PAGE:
By Mark Maimon, VP Sterling National Bank
Banks have become increasingly concerned with what happens when they take over ownership of a property in foreclosure. In the event that a bank forecloses on a coop, they would typically have to pay the coop’s flip tax when they resell the property. Therefore, the perceived value of that coop apartment to a bank is actually the property value minus the flip tax.
So if a buyer is financing the maximum amount allowed by a lender (80% in most cases) and there is a flip tax in the building, then the bank might decide to reduce the maximum loan amount they will extend to the buyer.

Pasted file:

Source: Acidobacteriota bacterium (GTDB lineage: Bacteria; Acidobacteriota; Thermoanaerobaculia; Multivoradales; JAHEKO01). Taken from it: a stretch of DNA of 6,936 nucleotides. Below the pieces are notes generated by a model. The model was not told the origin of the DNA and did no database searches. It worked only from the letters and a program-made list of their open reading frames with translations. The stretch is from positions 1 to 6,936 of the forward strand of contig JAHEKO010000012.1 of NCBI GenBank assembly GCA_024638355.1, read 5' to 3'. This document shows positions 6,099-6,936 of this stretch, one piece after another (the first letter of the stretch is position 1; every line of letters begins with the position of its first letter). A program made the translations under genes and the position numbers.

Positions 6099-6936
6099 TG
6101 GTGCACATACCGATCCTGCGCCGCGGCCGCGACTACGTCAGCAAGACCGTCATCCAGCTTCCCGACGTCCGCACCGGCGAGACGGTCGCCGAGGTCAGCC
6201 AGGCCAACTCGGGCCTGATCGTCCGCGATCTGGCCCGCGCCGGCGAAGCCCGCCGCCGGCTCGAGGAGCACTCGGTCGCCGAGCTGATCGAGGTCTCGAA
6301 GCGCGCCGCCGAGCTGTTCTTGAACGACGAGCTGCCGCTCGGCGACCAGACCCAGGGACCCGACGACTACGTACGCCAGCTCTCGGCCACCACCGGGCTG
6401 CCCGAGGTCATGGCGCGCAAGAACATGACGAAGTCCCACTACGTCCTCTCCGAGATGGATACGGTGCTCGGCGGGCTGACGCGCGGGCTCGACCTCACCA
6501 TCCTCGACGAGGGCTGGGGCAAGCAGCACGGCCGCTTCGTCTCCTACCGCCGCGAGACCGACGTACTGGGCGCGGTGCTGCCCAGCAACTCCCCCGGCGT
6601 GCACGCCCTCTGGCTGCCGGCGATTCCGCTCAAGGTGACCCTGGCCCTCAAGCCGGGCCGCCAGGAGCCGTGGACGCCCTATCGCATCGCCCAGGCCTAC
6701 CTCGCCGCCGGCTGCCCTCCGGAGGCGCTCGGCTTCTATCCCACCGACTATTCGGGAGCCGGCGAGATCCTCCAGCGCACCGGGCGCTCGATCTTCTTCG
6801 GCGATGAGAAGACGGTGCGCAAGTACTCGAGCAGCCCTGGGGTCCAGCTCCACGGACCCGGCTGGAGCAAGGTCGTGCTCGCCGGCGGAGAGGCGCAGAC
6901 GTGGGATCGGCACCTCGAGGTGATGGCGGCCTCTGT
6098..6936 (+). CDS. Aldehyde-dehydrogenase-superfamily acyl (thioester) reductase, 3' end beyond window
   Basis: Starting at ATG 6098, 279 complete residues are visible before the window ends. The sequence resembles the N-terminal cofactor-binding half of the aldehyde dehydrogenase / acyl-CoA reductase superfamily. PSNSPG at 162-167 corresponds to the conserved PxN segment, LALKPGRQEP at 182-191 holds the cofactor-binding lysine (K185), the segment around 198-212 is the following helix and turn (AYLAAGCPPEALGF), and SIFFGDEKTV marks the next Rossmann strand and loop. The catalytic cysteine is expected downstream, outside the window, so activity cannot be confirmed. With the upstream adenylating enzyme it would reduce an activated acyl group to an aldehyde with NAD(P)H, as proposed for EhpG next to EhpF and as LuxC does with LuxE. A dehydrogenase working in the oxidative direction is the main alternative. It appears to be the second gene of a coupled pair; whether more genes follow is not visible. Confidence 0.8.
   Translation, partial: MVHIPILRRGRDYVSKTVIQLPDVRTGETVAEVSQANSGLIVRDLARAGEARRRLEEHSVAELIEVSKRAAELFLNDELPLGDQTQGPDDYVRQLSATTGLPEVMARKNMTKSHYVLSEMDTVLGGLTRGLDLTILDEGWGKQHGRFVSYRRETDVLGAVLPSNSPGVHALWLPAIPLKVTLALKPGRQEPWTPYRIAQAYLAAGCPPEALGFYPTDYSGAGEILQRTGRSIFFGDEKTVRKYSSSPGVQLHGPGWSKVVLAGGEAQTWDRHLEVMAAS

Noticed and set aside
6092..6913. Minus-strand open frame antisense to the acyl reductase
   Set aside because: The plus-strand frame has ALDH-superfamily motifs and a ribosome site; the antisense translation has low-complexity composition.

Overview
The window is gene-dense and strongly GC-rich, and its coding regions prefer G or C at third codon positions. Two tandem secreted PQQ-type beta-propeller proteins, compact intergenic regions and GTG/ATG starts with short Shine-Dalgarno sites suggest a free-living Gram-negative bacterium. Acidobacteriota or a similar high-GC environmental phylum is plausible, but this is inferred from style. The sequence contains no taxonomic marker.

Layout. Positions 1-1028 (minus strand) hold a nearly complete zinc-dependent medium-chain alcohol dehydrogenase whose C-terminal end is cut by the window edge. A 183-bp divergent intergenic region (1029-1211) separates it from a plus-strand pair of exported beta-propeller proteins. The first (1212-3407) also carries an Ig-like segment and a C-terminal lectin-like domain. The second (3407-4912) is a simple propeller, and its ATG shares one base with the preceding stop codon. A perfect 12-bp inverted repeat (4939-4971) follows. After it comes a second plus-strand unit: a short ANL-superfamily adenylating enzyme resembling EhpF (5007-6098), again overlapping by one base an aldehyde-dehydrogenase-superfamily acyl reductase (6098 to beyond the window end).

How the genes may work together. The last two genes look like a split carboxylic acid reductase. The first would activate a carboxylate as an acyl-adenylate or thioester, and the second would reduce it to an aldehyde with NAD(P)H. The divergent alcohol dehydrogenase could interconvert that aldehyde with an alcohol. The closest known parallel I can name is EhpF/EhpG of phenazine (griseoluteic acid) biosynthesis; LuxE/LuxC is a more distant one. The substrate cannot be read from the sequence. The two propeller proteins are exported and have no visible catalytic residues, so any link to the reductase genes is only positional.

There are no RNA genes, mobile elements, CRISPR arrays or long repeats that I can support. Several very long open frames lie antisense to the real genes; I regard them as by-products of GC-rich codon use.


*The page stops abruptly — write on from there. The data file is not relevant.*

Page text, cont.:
Here is an example:
Additionally, if the coop is willing to certify in writing that a lender is not responsible for paying the flip tax in the event of foreclosure then the reduction can be sometimes be avoided. However, many coops are not willing to make that statement since they would want to collect the flip tax even if it’s a bank selling the property.